Since January, more than $540 billion has passed through the tax shelters of the largely unknown island of Labuan. Here's why the rich are increasingly hiding their money there.
LABUAN — The book Izzam Shah Ariff is holding oozes opulence. The paintings reproduced in it are originally from the collection of Bank Negara Malaysia. They are by renowned local artists on the Malaysian island Labuan, and their images stretch over double pages on beautiful, high-quality paper.
On the terrace of the Financial Park, the building where banks, legal offices and insular financial intermediaries can all be found, Ariff shows the book to each visitor. “What’s missing in Labuan is an international reputation,” says the assistant director of Labuan’s Financial Supervisory Authority (FSA). “But we’re trying to change that.”
It is nearly 6 p.m. in this tropical region close to the equator. Off the coast of Borneo, the setting sun bounces off the oil rigs’ supply ships, scattered around Labuan’s bay. The central mosque’s loudspeakers sound out calls to prayer. The financial sector here dreams of competing with Singapore or Hong Kong, but this place looks a lot more like a sleepy seaside village than a Far Eastern “dragon.”
Labuan is “offshore” in more ways than one. There is oil here — lots of it — in the Brunei Gulf, the sultanate considered to be one of the world’s richest states. Labuan is also a member of the despised family of tax havens that the Organization for Economic Cooperation and Development (OECD) is trying to bridle.
It all began in 2010, when the Malaysian government decided to attract capital from rich Muslim countries so that it could develop a sort of Islamic finance industry. But capital influx has given way to legal shelters and discretion. “We have made changes to our legislation and allow, since 2010, the creation of trusts and foundations specially designed for high-net-worth individuals,” says Normala Mat Som, a 30-year-old lawyer specializing in creating the kind of paperwork behind which nomadic capital from all over the world hides when its owners want to avoid tax authorities.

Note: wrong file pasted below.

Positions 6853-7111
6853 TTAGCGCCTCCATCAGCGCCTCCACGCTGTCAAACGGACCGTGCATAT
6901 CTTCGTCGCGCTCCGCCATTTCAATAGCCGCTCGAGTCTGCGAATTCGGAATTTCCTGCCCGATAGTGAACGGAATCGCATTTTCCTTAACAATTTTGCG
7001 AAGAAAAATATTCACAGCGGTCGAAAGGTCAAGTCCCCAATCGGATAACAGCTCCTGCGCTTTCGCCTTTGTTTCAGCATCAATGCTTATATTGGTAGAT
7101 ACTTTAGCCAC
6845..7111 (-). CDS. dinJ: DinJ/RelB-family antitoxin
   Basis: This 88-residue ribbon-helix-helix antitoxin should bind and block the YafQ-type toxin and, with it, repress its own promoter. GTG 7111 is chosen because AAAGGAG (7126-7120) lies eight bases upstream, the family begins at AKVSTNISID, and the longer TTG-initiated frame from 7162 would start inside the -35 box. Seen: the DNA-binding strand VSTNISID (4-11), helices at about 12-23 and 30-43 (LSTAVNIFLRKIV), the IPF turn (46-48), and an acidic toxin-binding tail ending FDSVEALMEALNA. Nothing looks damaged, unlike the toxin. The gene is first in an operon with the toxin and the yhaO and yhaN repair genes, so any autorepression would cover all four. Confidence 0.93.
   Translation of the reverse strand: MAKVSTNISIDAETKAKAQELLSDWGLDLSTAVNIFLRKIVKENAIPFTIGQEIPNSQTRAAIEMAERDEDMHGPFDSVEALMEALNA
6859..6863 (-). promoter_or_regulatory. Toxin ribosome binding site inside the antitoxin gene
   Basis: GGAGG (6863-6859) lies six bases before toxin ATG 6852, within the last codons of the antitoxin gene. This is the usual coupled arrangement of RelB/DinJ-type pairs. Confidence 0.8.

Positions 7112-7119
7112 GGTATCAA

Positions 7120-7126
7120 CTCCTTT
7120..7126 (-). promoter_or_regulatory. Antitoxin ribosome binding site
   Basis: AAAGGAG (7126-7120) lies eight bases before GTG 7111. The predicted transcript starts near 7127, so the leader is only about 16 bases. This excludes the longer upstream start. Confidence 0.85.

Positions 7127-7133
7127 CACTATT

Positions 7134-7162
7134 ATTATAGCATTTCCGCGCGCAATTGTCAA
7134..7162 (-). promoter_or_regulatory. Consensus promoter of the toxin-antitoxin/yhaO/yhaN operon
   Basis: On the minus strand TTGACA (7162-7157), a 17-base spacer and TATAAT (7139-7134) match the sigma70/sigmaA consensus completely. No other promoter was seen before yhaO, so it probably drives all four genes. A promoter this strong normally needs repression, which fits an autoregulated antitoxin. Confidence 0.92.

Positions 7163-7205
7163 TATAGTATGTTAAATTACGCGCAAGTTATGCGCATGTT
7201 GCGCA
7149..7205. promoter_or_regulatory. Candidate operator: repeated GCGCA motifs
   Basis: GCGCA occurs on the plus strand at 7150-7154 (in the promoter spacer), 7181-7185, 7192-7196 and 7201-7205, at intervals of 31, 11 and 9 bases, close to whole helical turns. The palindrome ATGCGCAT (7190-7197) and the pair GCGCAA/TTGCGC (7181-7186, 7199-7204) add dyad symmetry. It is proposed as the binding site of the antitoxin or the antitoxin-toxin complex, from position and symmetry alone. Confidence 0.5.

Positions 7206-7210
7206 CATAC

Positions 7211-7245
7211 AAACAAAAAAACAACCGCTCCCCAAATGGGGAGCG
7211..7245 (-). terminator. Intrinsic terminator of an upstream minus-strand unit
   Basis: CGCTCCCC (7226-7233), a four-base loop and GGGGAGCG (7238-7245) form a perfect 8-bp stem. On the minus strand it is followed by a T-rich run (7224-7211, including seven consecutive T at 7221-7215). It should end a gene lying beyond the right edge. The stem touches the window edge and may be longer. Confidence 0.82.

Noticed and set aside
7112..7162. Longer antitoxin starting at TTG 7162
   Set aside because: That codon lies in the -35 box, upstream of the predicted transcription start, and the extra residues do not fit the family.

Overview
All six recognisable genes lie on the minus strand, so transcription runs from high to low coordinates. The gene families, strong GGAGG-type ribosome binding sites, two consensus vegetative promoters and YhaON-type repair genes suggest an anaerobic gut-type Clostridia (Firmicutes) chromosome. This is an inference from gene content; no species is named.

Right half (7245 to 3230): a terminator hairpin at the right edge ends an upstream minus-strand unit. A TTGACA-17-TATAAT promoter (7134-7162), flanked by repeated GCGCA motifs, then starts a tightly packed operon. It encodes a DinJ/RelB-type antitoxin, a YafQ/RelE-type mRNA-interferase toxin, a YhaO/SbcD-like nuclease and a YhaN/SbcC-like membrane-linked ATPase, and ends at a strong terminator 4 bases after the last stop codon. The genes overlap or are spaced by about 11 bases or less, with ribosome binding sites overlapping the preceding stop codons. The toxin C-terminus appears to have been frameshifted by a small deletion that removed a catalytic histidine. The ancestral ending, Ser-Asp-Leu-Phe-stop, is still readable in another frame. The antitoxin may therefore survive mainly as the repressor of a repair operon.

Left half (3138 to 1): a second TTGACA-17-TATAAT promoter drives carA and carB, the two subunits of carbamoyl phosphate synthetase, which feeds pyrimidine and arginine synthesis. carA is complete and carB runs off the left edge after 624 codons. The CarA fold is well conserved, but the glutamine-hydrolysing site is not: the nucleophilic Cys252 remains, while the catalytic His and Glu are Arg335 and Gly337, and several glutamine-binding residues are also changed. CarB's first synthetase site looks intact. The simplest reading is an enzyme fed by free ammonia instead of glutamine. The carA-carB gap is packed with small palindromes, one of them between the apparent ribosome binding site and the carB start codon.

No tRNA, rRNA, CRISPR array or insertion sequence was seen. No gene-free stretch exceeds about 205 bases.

Som, whose office is on the third floor of the Lazenda Commercial Center, summarizes what a tax haven is in this “palm tree jurisdiction.” Her office is a 10-minute walk from the ferry terminal in the sticky Asian heat. In the streets, electronic cigarettes and duty-free liquor stores compete for customers who come from the continent. Further along, at the bottom of the stairs of his building, a dozen plaques with exotic company names set the tone. Upstairs are four legal experts, all young women with their hair tucked under elegant headscarves. There are three computers, two printers and piles of paperwork. And, on the wall, law diplomas from Kuala Lumpur and Kota Kinabalu, the neighboring Malaysian state Sabah’s capital.
Som’s firm, Labua Ins International Trust, is one of the latest to join the list of 35 trust companies to be accredited by the FSA and authorized to create structures to receive the non-residents’ finances. Except that, unlike her competitors, the lawyer — who, moreover, is married to an FSA official — specialized in another kind of legal instrument: foundations. As in Liechtenstein, they allow capital holders to name the administrators of their wealth themselves, instead of entrusting lawyers to handle it.